The wealth funded the temple building boom that began in his grandfather's reign. However, a noticeable shift from the Mon architecture to a Burman-style architecture began. The temples built during his reign include the last examples of Mon architecture at Pagan as well as the earliest efforts to construct Burman-style temples, the most famous example of which is the Thatbyinnyu. 200 feet (61 m), it is the tallest of all the Pagan monuments. He also built the Shwegugyi Temple, next to the palace.Consecrated in 1144, the temple stands about 500 yards from the Ananda Temple, and with its spire rising to a height of over
His eldest son Min Shin Saw was the heir-apparent for most of Sithu's reign. In the 1060s, the king banished Min Shin Saw for the latter's ill treatment of people. Having sent Min Shin Saw a small town about 90 miles north of Pagan, Sithu then appointed the second son Narathu as heir apparent.
In 1167, Sithu fell ill. Narathu, who could not wait to be king, moved the king from the palace to the nearby Shwegugyi Temple. When he regained consciousness, Sithu was furious that he had been set aside. Narathu came in and smothered the king with bedclothes.
Sithu is posthumously remembered in Burmese history as Alaungsithu (lit. Sithu the Maitreya Buddha ) for his numerous pious deeds. The devout Buddhist king was also inducted into the pantheon of Burmese animist nats as Min Sithu. (All but one of the nat sprits in the pantheon were murdered.)
Anawrahta Minsaw was the founder of the Pagan Empire. Considered the father of the Burmese nation, Anawrahta turned a small principality in the dry zone of Upper Burma into the first Burmese Empire that formed the basis of modern-day Burma (Myanmar). Historically verifiable Burmese history begins with his accession to the Pagan throne in 1044.
The Shwegugyi Temple is a Theravada Buddhist temple in Bagan, Myanmar. The temple is recognized as Monument #1589 in the Bagan Archeological Area, a UNESCO World Heritage Site.
Saw Lu was king of Pagan dynasty of Burma (Myanmar) from 1077 to 1084. He inherited from his father Anawrahta the Pagan Empire, the first ever unified kingdom of Burma (Myanmar) but proved an inexperienced ruler. In 1082, he faced a rebellion in Lower Burma, and was captured c. April 1083. He was later killed in captivity about a year later.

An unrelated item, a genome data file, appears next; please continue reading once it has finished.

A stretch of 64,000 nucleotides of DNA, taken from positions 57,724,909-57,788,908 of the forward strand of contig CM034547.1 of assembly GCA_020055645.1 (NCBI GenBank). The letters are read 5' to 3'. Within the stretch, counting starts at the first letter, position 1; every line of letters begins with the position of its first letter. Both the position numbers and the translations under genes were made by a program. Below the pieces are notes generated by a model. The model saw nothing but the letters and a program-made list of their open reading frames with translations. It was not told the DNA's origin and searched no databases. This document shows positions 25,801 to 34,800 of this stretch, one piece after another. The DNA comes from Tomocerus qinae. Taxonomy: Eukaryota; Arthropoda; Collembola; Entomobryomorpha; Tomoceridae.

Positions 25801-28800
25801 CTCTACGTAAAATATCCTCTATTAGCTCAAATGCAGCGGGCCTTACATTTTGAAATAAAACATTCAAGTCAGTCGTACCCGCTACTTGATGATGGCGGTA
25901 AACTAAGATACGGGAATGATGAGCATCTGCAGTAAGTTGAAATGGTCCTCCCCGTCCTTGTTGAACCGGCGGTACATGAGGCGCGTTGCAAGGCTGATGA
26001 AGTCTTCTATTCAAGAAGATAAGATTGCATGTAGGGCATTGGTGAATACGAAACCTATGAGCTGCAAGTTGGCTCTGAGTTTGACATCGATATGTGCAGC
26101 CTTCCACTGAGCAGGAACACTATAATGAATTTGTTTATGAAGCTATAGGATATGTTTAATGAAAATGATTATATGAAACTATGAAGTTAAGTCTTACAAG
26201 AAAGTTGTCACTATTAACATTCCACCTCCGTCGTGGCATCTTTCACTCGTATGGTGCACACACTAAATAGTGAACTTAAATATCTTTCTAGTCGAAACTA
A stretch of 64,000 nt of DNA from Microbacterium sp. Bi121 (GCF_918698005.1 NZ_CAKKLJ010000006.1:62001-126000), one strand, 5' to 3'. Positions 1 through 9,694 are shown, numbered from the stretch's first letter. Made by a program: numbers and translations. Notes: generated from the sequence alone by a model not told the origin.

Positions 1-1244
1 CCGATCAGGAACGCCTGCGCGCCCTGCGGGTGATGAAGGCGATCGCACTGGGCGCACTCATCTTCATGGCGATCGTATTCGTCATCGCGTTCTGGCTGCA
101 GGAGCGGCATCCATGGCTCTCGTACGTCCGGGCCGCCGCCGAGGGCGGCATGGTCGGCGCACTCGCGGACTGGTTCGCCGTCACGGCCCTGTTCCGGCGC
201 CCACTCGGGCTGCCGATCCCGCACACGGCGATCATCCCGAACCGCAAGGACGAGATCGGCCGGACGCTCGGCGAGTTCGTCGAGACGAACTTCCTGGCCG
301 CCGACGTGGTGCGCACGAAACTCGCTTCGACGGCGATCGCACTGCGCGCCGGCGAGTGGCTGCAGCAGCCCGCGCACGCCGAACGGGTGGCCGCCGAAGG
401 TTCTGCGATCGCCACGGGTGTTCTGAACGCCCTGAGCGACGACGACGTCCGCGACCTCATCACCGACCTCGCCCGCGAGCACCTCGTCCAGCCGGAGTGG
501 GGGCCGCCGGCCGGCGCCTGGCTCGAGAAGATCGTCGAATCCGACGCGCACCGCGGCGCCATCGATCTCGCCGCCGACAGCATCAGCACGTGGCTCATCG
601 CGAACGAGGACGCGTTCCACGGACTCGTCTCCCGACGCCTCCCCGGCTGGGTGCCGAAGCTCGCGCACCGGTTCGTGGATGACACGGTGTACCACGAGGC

Narathu was king of Pagan dynasty of Burma (Myanmar) from 1167 to 1171. Narahthu ascended the throne after murdering his father King Alaungsithu and his elder brother Min Shin Saw. Narathu built the largest of all the Pagan temples, the Dhammayangyi. Nonetheless, his conduct greatly lowered the prestige of the dynasty, and he was deeply disfavored. The king was assassinated by the mercenaries sent by the chief of Pateikkaya in 1171.
Narapati Sithu was king of Pagan dynasty of Burma (Myanmar) from 1174 to 1211. He is considered the last important king of Pagan. His peaceful and prosperous reign gave rise to Burmese culture which finally emerged from the shadows of Mon and Pyu cultures. The Burman leadership of the kingdom was now unquestioned. The Pagan Empire reached its peak during his reign, and would decline gradually after his death.
Kyansittha was king of Pagan dynasty of Burma (Myanmar) from 1084 to 1112/13, and is considered one of the greatest Burmese monarchs. He continued the social, economic and cultural reforms begun by his father, King Anawrahta. Pagan became an internationally recognized power during his 28-year reign. The Burmese language and culture continued to gain ground.
Naratheinkha was king of Pagan dynasty of Burma (Myanmar) from 1171 to 1174. He appointed his brother Narapati Sithu heir apparent and commander-in-chief. It was the first recorded instance in the history of the dynasty that the king had given up the command of the army. The king was assassinated by Aungzwa, one of Sithu's servants, after the king had raised one of Sithu's wives to queen.
Htilominlo was king of Pagan dynasty of Burma (Myanmar) from 1211 to 1235. His 24-year reign marked the beginning of the gradual decline of Pagan dynasty. It was the first to see the impact of over a century of continuous growth of tax-free religious wealth, which had greatly reduced the potential tax base. Htilominlo was the last of the temple builders although most of his temples were in remote lands not in the Pagan region, reflecting the deteriorating state of royal treasury.